In addition, I work with scores of aspiring writers in their apprenticeship to this wonderful literary art and craft.

  • By Victoria Mixon

    1. “Stand right there and break the wind.”
    2. “He was waving his arms and ejaculating at the top of his lungs.”
    3. “I have the same problem when my pants get hot.”
    4. “What a sweet kitten. So delicious!”
    5. “You’re not supposed to spread them that far apart.”
    6. “Tie it off with that thong.”
    7. “All I want is to be laid out in the sun.”
    8. “Never touch another man’s gun, son. It might go off.”
    9. “I didn’t say you could ride it all night.”
    10. “Louise insisted on the leather straps.”
    11. “It always heats up when Frank does it.”
    12. “Show me where the pillow goes.”
    13. “If you put it way up there, how are we going to answer it?”
    14. “Great. Now you’ve worn it out.”
    15. “I wouldn’t lick anything that color.”
    16. “Don’t wave that thing at me.”
    17. “You think you’re so smart, you try to get it off.”
    18. “If it came with instructions, don’t you think I’d have said so?”
    19. “Wouldn’t it be safer to do it with a glove?”
    20. “Are you supposed to smell like that?”
    21. “At least I think he said brick.”
    22. “Wait until the Headmaster is erect and then applaud.”—from Marisa Birns

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    21 Comments

    “The freshest and most relevant
    advice you’ll find.”

    —Helen Gallagher, Seattle Post-Intelligencer

    The Art & Craft of Writing Fiction

    The Art & Craft of Writing Stories


    A. VICTORIA MIXON, FREELANCE INDEPENDENT EDITOR

    VICTORIA’S ADVICE COLUMN

    21 Comments

21 Responses to “21+ Things Your Characters Should Never Say”

  1. That’s just flat out hilarious. I think #15 is my favourite.

  2. Kay Bigelow said on

    I love this collection. Each one elicited a smile if not a laugh. Thanks for sharing. – Kay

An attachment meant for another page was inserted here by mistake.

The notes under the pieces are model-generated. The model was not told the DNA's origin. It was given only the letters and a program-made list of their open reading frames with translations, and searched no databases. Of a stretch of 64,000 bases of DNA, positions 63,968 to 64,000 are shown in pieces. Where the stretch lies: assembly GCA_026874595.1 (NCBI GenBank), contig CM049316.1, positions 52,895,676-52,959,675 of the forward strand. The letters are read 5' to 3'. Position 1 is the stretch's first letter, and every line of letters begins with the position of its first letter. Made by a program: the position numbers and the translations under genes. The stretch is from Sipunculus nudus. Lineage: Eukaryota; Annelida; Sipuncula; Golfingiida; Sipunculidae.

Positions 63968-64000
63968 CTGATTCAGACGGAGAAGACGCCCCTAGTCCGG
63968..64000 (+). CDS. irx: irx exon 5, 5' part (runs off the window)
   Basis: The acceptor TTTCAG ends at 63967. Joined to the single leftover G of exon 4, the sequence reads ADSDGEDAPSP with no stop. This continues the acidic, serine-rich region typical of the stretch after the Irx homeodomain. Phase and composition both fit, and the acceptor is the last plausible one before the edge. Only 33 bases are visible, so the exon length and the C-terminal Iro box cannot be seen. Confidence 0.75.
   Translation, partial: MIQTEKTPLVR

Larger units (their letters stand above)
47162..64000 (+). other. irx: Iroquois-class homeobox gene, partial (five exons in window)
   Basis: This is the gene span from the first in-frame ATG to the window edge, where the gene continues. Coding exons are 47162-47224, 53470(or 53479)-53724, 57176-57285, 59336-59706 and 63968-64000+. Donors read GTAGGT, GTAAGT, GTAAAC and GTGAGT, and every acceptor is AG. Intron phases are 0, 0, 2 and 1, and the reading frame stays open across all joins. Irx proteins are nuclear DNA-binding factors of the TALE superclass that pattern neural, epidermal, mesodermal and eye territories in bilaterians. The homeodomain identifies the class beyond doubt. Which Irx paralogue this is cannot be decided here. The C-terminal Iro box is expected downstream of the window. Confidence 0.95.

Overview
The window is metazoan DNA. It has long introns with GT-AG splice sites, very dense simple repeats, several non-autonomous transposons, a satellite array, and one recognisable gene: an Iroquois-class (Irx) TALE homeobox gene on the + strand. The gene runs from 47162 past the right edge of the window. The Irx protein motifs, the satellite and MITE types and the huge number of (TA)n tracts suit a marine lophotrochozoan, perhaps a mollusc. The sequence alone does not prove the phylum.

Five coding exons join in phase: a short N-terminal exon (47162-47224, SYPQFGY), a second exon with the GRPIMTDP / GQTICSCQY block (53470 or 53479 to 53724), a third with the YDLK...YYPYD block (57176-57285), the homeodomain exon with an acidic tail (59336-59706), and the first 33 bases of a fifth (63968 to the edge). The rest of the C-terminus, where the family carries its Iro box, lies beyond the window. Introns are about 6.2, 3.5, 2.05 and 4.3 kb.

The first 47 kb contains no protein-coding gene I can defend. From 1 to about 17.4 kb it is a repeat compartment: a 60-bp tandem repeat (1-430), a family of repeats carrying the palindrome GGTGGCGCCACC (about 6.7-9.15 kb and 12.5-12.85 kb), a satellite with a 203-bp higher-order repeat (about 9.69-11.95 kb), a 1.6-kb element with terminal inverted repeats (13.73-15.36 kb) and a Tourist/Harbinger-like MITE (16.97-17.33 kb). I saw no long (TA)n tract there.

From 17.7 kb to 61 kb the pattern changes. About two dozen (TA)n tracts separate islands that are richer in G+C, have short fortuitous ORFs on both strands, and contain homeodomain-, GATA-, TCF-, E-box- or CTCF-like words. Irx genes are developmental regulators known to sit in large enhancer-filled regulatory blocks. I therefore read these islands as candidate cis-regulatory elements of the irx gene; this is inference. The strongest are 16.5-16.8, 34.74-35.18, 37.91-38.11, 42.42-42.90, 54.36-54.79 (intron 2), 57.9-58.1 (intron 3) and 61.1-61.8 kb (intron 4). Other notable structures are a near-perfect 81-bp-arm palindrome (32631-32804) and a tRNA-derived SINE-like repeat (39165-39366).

3. I loved this. Absolutely hilarious! At least six of them had me hysterical with laughter, thank you for that!

    I’m also determined to have at least one of my characters say #5 at least once.

  4. So funny! All good, though the image that #2 brought had me spit out my tea.

    I worked at a school once and the staff/students were being told how to behave at a Commencement ceremony. The dean advised us to wait until the headmaster was on his feet before we greeted him.

    This is what the dean said. “Wait until Headmaster __ is erect and then applaud.

  5. Victoria said on

    Marisa, that is too damn hiliarious. I’m adding it to the list.

  6. Victoria said on

    Listen—I’m so glad you guys are laughing! I started making these up last night when I was really tired and kind of punchy and then changed my mind this morning when I read over them again. But I showed them to my husband, and he said he thought they were funny, so I gambled on your senses of humor.

    You guys TOTALLY are not letting me down!

  7. Hehehe!!!! I’m very happy that my characters have never uttered any of these. If they had, I’d have to hit them over the head with a frying pan. 🙂

  8. Then again, there are probably writers of erotica who’d be perfectly fine with some of these!

  9. Thanks for the morning giggles!

  10. LOL> you made my day, thank you so much!

  11. Victoria said on

    Yes, Terry, I’ve already heard on Twitter from someone who pointed out which one their characters might use. But, you know, I don’t work in erotica, so that’s all wasted on me.

  12. Victoria – thats brilliant. Really funny. I love your photo at the top of your page. It’s like a night time version of mine.. complete with kitty, altho I see you have given yours a cushion. I will be back!
    Barbara

  13. Victoria said on

    Barbara, that kitty sleeps on a couple of folded quilts, leaning ever-so-subltely on the wooden box on the desk until he’s pushed it way over and is sleeping mostly on the desk, which is where he intended to be anyway. Then his brother comes up and lies down on his head.

    This is my writing life.

  14. Victoria said on

    Okay, you witty people. Thank you for laughing! I have written an appalling list for you today, and I hope I haven’t just chased you all away.

  15. Not going to lie, this list makes me want to write a short story just for fun to see how many these I can incorporate.

  16. Victoria said on

    Allisyn, do it and I’ll post it.

  17. […] Things Your Characters Should Never Say by Victoria Mixon. This one is good for a laugh. […]

  18. Hahaha, rock on! 😀

  19. Ha ha! Wonderful list. It does feel a bit more like a challenge than a warning though! 😉

  20. This is very funny. I bet #7 happens more than you think. And I agree with India about #15.

  21. I’m sorry I was eating nuts while reading this…I nearly choked it was so funny. Thanks for sharing this.